Why companies and banks love Christmas more than you do

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Why companies and banks love Christmas more than you do

Americans line their Christmas tree with gifts, while burning a hole in their pocket.

Americans line their Christmas tree with gifts, while burning a hole in their pocket.

Maria Peralta

Americans line their Christmas tree with gifts, while burning a hole in their pocket.

Maria Peralta

Maria Peralta

Americans line their Christmas tree with gifts, while burning a hole in their pocket.

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Ah, Christmas; it’s “the most wonderful time of the year,” and for good reason, of course. After all, no other holiday brings families and friends so close together.

Nearly everyone will say that one of their favorite parts about Christmas is the gifts. It feels great giving a gift to someone you love, and it feels even better getting one back. Well, this is a company’s favorite part, too! This gift exchange culture is a goldmine for companies and banks alike during the holiday season, Black Friday through early January, generating over $700 billion in sales and driving Americans further into debt.  

Companies pour the most money into advertising during the holiday season, bombarding Americans with commercials to the tune of cheerful music, portraying the ideal “happy family” enjoying their expensive gifts that you’ll hopefully buy. Marketers love selling this fantasy because people who fall in love with it buy with emotions, on impulse, and do so excessively. The proof is in the pudding: Americans, on average, spend $906 on Christmas gifts each and 47 percent of those didn’t even want to. A cocktail of aggressive marketing, societal expectations, and lack of financial responsibility result in these peculiarly self-detrimental spending habits.

No wonder 22 percent of Americans use credit and go into debt to pay for Christmas gifts, according to a study analyzed by ING. This doesn’t seem to be a special case, however. The total outstanding U.S. Consumer Debt is $3.9 trillion and the total revolving debt is $1.03 trillion as of 2018. CNBC claims that 43 percent of Americans have been carrying a credit card balance for over 2 years and American households owe an average debt of $16,883 and pay $1,292 in interest every year. Banks in America took home over $100 billion in credit card interest in 2017 alone. That number is expected to be larger for 2018.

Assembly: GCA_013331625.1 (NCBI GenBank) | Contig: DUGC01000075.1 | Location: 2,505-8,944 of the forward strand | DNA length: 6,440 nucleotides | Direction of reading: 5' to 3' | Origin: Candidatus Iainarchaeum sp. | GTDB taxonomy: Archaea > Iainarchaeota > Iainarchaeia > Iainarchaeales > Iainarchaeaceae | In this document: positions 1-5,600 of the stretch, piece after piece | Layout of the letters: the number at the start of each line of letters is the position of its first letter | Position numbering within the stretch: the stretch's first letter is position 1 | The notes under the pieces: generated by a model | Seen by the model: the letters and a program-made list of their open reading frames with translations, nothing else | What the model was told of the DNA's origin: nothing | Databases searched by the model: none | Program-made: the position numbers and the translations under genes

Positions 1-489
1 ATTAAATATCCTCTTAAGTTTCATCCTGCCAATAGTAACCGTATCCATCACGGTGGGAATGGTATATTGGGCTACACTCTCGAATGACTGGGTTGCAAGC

This debt is simply not worth it. People get less value from a gift than what was actually spent on it. If you spend $100 on a gift for someone, that gift will likely not be worth $100 to them, or they may not even like it at all!  In the US, 40 percent of gifts are regifted, 31 percent are returned, and 19 percent are thrown away.  Suppose you don’t want to risk dissatisfaction and you play it safe by getting someone a gift card. However, even that comes with drawbacks; $1 billion of gift card money is left unspent every year-easy money for businesses.  

A college student said during an interview that she spent “about $900” on Christmas gifts, but she planned ahead and saved up for it, sparing her from debt. One teacher, Mr. Ramos, spent even more than Martinez, shelling out “about a grand” for Christmas presents. When asked if he minds spending that much, Mr. Ramos said, “I do, I think it’s ridiculous.” A student, who chose to remain anonymous, said, “My family doesn’t even make that much money, but we have already spent over a grand. I kinda get worried about it.”

Christmas is known for a time for celebrating love, family, and all things good in the world, but it comes at a cost, literally. Millions and millions of dollars that Americans don’t have are spent all in order to satisfy a fantasy portrayed by the media. This Christmas, celebrate without going into debt.